A BIOS can be written in assembly but doesn't have to be, some parts need to be to get the parameters for the system call since they don't match the compilers calling convention.
How do you flash it? Varies from motherboard to motherboard, I would start with an open source virtual machine and write a bios for that. Or create a virtual machine where you have written the bios. The mechanism varies from vendor to vendor, generally you boot dos (dos is not dead, it is very much alive in the PC world, esp motherboard development and embedded systems). I wouldn't mess around with a real motherboard, if you don't already know the answers to all of these questions you are going to brick a number of motherboards if you take that path.
You can try to take a bios upgrade for your mother board and reverse engineer it (although there is probably a click through agreement that says that you wont). If you figure it out you can both load it and hack at at. I wouldn't go there, you will brick your system before you figure it out.
Is writing a bios really what you are after? Fairly old school, would be like writing 6502 code for fun. There are many low level problems that are more useful and as interesting.
If you can write asm the writing machine code is not that difficult at all, you could just go do that for fun. x86 is dreadful, you should spend some time learning other systems and their asm and machine code (and writing operating systems for them). ARM dominates the world and doesn't rely on a bios. I have been told that to get a video card up on a non-x86 system you still have to fiddle something in x86 on the x86 bios, could figure out how to bring up a mainstream video card without the need to run the x86 bios. watch an emulator run the bios and see what it does, figure it out replace that power on init without the bios doing it...Writing an instruction set simulator or disassembler is the next step beyond writing machine code, I wouldn't waste even a second of time on x86 though, I can suggest a list of alternatives (or you could just play with the simulators I have written or collected).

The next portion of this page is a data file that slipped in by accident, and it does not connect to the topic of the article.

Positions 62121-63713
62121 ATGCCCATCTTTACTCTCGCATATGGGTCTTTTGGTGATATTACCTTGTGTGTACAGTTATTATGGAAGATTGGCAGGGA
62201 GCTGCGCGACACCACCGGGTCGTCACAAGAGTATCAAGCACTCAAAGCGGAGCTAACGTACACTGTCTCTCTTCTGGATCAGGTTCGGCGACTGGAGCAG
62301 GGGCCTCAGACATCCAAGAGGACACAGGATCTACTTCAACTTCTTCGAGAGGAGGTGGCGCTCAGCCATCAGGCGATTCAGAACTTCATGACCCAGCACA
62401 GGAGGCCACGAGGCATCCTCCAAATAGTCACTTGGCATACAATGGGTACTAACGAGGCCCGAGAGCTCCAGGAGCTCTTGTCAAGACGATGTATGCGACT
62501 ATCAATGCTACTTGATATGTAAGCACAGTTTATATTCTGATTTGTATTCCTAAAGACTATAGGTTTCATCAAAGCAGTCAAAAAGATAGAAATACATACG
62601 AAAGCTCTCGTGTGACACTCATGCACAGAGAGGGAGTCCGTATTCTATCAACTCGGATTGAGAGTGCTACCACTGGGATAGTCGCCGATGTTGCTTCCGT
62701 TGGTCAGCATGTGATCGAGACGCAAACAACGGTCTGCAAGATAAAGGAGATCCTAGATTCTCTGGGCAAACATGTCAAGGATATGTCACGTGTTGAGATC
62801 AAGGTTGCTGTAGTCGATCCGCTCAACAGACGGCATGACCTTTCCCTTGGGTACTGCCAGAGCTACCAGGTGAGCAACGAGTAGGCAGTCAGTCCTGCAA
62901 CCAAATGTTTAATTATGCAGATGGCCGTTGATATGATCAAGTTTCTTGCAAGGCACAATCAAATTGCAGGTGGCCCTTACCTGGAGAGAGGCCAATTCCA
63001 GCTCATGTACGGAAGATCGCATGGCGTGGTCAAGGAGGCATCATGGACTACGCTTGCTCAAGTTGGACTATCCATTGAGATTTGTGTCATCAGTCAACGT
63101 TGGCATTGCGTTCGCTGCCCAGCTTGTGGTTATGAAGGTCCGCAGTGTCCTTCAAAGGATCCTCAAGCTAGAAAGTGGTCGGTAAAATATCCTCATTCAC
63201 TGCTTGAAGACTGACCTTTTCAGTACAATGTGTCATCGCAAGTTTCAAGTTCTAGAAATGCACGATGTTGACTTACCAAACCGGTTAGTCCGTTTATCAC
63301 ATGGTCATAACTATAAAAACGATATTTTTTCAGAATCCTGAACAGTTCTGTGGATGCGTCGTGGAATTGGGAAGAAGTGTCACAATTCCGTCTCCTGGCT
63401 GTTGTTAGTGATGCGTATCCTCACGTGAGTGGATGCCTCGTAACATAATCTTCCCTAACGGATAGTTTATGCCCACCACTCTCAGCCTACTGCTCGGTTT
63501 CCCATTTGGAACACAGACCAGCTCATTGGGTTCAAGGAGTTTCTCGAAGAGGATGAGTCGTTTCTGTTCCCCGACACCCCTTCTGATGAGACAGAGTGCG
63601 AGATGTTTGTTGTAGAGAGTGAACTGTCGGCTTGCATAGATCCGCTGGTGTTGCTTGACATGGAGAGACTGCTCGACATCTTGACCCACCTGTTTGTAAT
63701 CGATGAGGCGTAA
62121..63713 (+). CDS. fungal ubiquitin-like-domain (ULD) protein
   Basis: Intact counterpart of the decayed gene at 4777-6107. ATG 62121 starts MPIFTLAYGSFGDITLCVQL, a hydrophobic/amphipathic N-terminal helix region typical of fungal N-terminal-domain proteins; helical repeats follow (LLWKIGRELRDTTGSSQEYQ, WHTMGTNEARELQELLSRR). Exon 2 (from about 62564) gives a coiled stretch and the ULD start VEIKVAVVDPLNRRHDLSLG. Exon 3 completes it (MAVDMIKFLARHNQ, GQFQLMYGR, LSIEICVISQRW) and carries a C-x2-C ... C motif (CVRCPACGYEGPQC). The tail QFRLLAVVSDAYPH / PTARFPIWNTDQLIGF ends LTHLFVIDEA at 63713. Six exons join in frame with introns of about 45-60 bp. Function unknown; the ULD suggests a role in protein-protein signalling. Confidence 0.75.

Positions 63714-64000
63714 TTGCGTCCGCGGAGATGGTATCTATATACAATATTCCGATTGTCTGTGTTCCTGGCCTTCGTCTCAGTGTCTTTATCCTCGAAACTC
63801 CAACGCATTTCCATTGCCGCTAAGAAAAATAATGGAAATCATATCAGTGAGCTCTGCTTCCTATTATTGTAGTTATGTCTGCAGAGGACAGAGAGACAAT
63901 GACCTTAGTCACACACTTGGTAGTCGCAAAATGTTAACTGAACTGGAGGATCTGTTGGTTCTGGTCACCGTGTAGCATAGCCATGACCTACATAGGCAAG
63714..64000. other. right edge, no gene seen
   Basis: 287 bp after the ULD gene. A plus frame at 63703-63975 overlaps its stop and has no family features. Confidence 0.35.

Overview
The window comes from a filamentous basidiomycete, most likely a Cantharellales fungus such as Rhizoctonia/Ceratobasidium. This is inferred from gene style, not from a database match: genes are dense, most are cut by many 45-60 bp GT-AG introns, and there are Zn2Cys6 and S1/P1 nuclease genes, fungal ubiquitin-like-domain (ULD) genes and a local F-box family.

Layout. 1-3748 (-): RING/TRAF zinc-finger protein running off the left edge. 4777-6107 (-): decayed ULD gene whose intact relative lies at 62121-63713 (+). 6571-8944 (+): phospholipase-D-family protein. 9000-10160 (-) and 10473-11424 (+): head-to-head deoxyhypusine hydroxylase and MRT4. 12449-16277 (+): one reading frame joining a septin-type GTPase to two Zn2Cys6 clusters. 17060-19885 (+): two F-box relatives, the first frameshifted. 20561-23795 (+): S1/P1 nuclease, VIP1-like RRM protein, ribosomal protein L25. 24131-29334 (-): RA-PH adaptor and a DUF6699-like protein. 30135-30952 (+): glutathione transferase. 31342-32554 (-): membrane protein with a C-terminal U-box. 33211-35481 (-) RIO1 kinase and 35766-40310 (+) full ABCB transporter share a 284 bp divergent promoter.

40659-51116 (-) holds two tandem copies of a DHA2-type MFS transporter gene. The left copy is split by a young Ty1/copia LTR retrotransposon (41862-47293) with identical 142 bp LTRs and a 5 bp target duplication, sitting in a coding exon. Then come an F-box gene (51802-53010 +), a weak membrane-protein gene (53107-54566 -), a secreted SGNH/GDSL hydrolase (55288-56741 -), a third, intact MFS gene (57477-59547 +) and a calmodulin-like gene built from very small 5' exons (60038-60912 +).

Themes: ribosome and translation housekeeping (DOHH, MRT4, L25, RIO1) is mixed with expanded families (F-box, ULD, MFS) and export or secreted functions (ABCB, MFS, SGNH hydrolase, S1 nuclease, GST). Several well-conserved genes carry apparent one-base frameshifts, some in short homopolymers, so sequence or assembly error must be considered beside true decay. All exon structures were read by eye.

If an x86 bios is the way you want to go, your best path is to write, replace, or hack on a bios for a virtual machine being qemu, virtualbox, or other. Replacing that bios with yours would likely be replacing a file in some directory or using a command line option to specify an alternate bios. Once you are well experienced in that then if there are still motherboards with legacy bioses on them perhaps you can hack your way into programming one (need to buy several of each type of motherboard as you WILL brick some). With so many embedded systems out there that can be had for $20 to $200 with the same level of experience gained, it doesn't make sense to hack on a pc motherboard without decent schematics and documentation. You could dig up an original PC with the schematic and bios listing being documented, and the bios being socketed so if yours doesn't boot (and doesn't destroy the motherboard) it isn't a brick you can reprogram or replace the bios chip. Probably want to use a microcontroller to stand in as a fake bios, as finding the right hardware to reprogram more bios chips is perhaps harder to find that working original PC's...There is an amiga community that is likely a lot more fun and would be happy to have you improving/tweaking their bios, say putting modern hardware behind the legacy system calls.